I very much look forward to supporting the Bill later this evening. It is important and long overdue, regardless of Brexit, although, of course, Brexit will impact on trade deals and our ability to export and strike bilateral trade deals.
Farmers, like all industries, need as much certainty as they can get at the present time. I therefore think it is entirely regrettable that the Scottish nationalist party has chosen to put politics above certainty for farmers in Scotland. Farmers in Scotland deserve better.
The challenge for my right hon. Friend the Secretary of State—and he is a friend of mine—is to strike a balance between environmental stewardship and the production of food. There will always be those on all sides who argue that he is erring on one side or the other, but what he must take away from this debate is the fact that it is not just about managing land but about the production of food. We all have these balances in our own lives and our own constituencies. In my beautiful constituency we have to balance the area of outstanding natural beauty status against farming, which is a constant challenge. There is also the issue of access to the countryside, which I will come to in a minute.
My right hon. Friend can further champion the industry by doing more than the Bill stipulates. He can talk more about, and do more to support, our land-based colleges. In my constituency I have Bicton College, which he visited in a previous incarnation as Education Secretary in May 2012 to open the earth centre. We should do more to get young people into farming and show them the industry. The number of county farms has shrunk, and it is more difficult for young farmers to get in. At the other end is the work of charitable trusts such as the Addington Fund, which looks after farmers when they have to vacate their residences at the end of their farming careers. We need to show young people that there is a future in farming. Frankly, there is a demographic problem in farming and we need to encourage more young people into it.
My right hon. Friend has a real chance to be a champion in food production. I alluded to food labelling in an intervention. For too long, we have put up with misleading food labelling and country of origin labelling. The consumer deserves better and needs to know the country of origin. We need to know what is purely British—what has been reared, produced and packaged in Britain—and what has been imported into Britain, repackaged and sold in a misleading way. He can go much further in that respect.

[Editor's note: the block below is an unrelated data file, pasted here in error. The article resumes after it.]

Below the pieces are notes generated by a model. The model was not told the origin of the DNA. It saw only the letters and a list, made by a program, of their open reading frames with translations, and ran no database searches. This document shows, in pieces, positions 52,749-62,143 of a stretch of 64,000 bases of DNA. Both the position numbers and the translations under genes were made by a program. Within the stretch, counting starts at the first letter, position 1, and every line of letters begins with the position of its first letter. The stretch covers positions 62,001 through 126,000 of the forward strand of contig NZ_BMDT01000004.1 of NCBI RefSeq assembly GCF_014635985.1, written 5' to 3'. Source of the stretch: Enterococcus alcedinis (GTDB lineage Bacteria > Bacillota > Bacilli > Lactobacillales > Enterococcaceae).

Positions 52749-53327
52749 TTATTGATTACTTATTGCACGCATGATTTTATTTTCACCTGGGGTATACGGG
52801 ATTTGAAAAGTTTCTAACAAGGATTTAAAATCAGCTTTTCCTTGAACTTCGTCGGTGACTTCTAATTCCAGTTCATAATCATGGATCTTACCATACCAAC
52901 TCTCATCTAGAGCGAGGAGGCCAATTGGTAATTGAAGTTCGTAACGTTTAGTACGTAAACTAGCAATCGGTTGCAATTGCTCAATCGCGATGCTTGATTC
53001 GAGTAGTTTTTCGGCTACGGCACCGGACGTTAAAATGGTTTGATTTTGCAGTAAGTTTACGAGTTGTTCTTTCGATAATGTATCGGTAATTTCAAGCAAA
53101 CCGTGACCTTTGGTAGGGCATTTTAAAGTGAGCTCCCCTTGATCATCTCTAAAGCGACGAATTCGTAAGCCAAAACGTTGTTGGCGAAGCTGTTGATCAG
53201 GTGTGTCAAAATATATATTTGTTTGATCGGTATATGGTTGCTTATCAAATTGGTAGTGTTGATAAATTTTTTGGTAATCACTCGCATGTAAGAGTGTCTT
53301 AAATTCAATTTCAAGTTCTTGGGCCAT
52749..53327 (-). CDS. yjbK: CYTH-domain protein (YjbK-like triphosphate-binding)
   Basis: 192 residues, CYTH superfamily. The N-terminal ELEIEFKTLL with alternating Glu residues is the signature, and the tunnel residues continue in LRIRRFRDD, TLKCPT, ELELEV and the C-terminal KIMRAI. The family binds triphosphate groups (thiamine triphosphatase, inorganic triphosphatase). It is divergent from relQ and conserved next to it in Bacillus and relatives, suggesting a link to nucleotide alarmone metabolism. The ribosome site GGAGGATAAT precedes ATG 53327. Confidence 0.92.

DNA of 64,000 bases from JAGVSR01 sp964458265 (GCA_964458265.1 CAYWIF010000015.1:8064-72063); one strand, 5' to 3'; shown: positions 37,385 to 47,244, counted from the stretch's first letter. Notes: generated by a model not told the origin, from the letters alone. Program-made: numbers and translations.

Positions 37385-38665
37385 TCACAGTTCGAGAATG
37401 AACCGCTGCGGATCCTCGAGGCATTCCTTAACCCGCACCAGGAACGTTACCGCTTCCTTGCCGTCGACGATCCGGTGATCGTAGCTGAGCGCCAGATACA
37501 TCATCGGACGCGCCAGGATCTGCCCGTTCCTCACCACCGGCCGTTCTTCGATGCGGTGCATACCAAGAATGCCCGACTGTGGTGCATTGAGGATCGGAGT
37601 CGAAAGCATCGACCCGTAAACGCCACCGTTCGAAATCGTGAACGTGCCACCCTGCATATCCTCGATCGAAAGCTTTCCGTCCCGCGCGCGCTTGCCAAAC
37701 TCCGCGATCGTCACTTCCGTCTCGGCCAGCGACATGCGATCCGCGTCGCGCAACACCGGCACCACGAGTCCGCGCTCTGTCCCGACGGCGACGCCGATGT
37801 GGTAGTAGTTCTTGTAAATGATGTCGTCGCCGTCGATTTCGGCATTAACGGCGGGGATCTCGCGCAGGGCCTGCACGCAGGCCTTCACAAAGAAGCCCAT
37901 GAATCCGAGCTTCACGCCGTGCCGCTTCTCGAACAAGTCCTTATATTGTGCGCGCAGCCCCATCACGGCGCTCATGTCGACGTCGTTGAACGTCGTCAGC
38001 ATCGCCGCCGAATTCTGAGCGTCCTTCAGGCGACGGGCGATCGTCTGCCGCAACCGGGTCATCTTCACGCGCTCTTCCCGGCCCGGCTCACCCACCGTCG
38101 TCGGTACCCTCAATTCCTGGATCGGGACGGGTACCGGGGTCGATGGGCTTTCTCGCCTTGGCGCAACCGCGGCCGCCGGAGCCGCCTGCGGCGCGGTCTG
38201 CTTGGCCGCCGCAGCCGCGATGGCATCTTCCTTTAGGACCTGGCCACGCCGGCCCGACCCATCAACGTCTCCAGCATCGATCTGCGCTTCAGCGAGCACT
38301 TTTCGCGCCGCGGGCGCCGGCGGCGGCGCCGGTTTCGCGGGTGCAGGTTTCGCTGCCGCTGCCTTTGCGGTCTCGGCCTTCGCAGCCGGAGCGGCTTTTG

Another issue is of great concern around the Chamber is that of livestock transportation. We can ensure that we have the toughest possible regimes for our livestock exports, which I hope will increase after Brexit.
My right hon. Friend has done a lot regarding our slaughterhouses and abattoirs. I have written to him in respect of one of my small abattoirs, which does very little business. I think we have to have a light touch to secure the best possible practice. One abattoir in my constituency has CCTV as well as someone sitting there, even though it only slaughters animals once or twice a week. The requirements are very onerous for such a small business, and I hope my right hon. Friend will look at those issues when they arise. We should not shy away from the fact that the practices of some communities—for example, halal butchery and orthodox Jewish butchery—are simply not acceptable in animal husbandry terms.
I said earlier that we have a chance to introduce a “buy British” policy, and somebody from the Opposition said that we could not do that under WTO rules. We do not know the rules yet, but we should put buying British products for our schools, hospitals and armed forces at the forefront of everything we do once we are out of the EU.
On land access, my right hon. Friend is absolutely right. We want to encourage people to make more use of the countryside as part of the anti-obesity campaign, but there is a quid pro quo. The landscape looks as it does because it is farmed. It is man-made. Stone-walling, ditch-digging and hedge-laying are all done at farmers’ expense, so farmers are due some compensation. Simply to open up land irrespective of that, without acknowledging that it is private land that people are paying to maintain, is entirely wrong. I think there is a wonderful opportunity to review the whole question of footpaths, which are way out of date, and perhaps to look at compensation for farms that are covered in footpaths. We need to look at bridleways and the use of off-road vehicles. We can do so many of these things now that we are coming out of the EU.
This country should be able to feed itself; that is the duty of the Government. I think that the Opposition amendment is unnecessary and, frankly, unintelligible. I believe that the country should be able to feed itself, and I hope that the Bill will bring that goal one step closer.